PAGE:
How to Give a Good Media Interview for Your Nonprofit

Published on May 15, 2013 by      Print
How to Give a Good Media Interview for Your Nonprofit

Media interviews can be a great way to get the word out about your nonprofit and the issues and causes your organization supports, but care is needed in dealing with the media.

Be prepared. Be sure to fully understand the subject matter the interview will cover. Research and see if the outlet or the reporter has written on the subject before. Understand the reporter’s angle before agreeing to the interview. To make things easier for both of you, prepare and provide the reporter with a fact sheet about your organization. Watch the news and take note of how seasoned interviewees answer questions. Keep up with the news and stay in tune with the reporters that cover the issues that are important to your organization. Make sure you know exactly how you are supposed to explain what your organization does and how it relates to the subject matter. Practice an interview with a co-worker. Always get permission from your direct supervisor and the public-relations department (if your organization has one) before agreeing to an interview. Every nonprofit should have a clear set of rules for working with the media.

Don’t agree to an interview if you don’t have an opinion or expertise on the subject. As great as an opportunity might be, if you are not really an expert that can provide the insight the reporter needs, decline the interview. Or, better yet, find someone within your organization who has the required expertise. Remember, sometimes the best person to represent your organization is a volunteer, board member or recipient of your services.

Don’t feel the need to answer every question. This may seem counter intuitive (and remind you of politicians), but the bottom line is if you are not the right person to answer a specific question, it is okay to say so. That is a far better solution than giving misinformation.

Adjust to the interview type. Whether over the phone, via email, on camera, live or taped, you want to be mindful of the type of interview you’re giving. While a phone interview with a newspaper reporter allows you to be more long-winded (and where your pajamas), a live radio over-the-phone interview requires you to be short and concise (think “sound bites). If you are asked to do a live interview and do not feel comfortable, request a pre-recorded one. But keep in mind they will edit to their liking so you have less control over the final product. For print pieces (newspapers, magazines and their online counterparts), ask if you can be interviewed by having them send questions via email. This is recommended if it is a dicey topic and you are concerned about being misquoted. If the interview is on-camera, make sure you are presentable and pay attention to what’s in the background.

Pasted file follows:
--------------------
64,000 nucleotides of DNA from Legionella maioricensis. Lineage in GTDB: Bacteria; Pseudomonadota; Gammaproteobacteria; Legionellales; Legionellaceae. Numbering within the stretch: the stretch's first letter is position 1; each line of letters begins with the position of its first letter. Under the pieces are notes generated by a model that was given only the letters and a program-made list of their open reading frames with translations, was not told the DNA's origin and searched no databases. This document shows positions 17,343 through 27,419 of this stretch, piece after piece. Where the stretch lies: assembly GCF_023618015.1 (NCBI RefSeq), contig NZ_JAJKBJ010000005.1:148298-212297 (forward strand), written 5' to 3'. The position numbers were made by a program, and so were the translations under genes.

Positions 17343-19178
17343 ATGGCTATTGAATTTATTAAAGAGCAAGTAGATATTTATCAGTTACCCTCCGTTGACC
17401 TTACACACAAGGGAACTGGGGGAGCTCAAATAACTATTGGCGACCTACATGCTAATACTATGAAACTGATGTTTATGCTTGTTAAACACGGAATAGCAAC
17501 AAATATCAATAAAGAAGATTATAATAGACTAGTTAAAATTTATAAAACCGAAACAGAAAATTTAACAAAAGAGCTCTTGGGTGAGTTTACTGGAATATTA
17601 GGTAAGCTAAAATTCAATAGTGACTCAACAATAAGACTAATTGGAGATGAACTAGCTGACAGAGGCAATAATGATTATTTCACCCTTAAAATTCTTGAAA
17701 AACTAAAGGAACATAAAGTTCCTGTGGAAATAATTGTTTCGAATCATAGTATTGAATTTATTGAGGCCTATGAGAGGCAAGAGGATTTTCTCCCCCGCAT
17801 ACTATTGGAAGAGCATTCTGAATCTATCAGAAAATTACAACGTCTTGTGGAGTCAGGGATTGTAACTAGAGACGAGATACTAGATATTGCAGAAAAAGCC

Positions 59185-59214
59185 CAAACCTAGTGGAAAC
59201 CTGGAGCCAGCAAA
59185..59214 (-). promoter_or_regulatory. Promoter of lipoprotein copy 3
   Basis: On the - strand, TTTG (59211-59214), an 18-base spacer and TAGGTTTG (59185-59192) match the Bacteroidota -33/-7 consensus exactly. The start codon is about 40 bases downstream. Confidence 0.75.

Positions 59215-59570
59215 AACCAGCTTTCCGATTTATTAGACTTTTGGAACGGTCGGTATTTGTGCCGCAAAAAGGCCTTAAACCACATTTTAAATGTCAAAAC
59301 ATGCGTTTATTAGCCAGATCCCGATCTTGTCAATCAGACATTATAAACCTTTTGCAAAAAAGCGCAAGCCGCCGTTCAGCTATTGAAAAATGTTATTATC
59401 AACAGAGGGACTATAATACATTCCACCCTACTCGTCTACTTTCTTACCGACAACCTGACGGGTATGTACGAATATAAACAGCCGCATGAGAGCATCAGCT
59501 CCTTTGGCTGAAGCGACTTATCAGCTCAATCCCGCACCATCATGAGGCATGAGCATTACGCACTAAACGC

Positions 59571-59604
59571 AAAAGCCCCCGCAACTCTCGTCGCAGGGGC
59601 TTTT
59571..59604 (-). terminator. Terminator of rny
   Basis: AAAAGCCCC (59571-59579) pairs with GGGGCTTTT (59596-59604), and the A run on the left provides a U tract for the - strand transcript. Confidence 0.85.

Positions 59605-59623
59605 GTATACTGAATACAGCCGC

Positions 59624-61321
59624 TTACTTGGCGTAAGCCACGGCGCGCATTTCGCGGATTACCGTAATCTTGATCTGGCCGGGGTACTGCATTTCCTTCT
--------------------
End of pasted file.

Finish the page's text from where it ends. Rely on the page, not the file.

Be aware of who is interviewing you and what outlet they represent. Never agree to an interview of any kind without understanding where your interview will appear. In the new age of blogs and online news sites, there are more opportunities than ever. However, there are also more opportunities for you to be taken advantage of for political or other purposes. If a website is obviously at a completely different side of the spectrum than what your organization represents, it may be best to decline the opportunity. Always research who is behind a news outlet – find out the publishing company. Do your diligence. When in doubt, be cautious.

Don’t let anyone push your buttons. Don’t fall for it if you are obviously asked a question that is meant to get a knee-jerk response. Don’t attempt to make yourself or your organization look better by putting others down. Always take the high road, even when those on the other side of an issue are not.

Be self-serving without appearing to be self-serving. In some cases, the interview is specifically about your organization, making it acceptable for your comments to put your cause front and center. However, if the piece is about an issue or cause, make sure you talk about that rather than about your nonprofit specifically. With some preparation and positive thinking, you will give a great interview and get better with every opportunity.

Hannah Brazee Gregory is a nonprofit marketing expert, workshop presenter and founder of SHOESTRING, the nonprofit’s agency. She heads up PR efforts for a number of nonprofits across the country. She can be reached at nonprofitexperts@shoestringagency.org or 1-888-835-6236. Follow her on Twitter at @NonprofitPRguru or read her blog at www.NonprofitPR.org.

Filed under: Media Relations and Tagged:
No Comments!

Leave a Reply

Asterisk (*) marked fields are required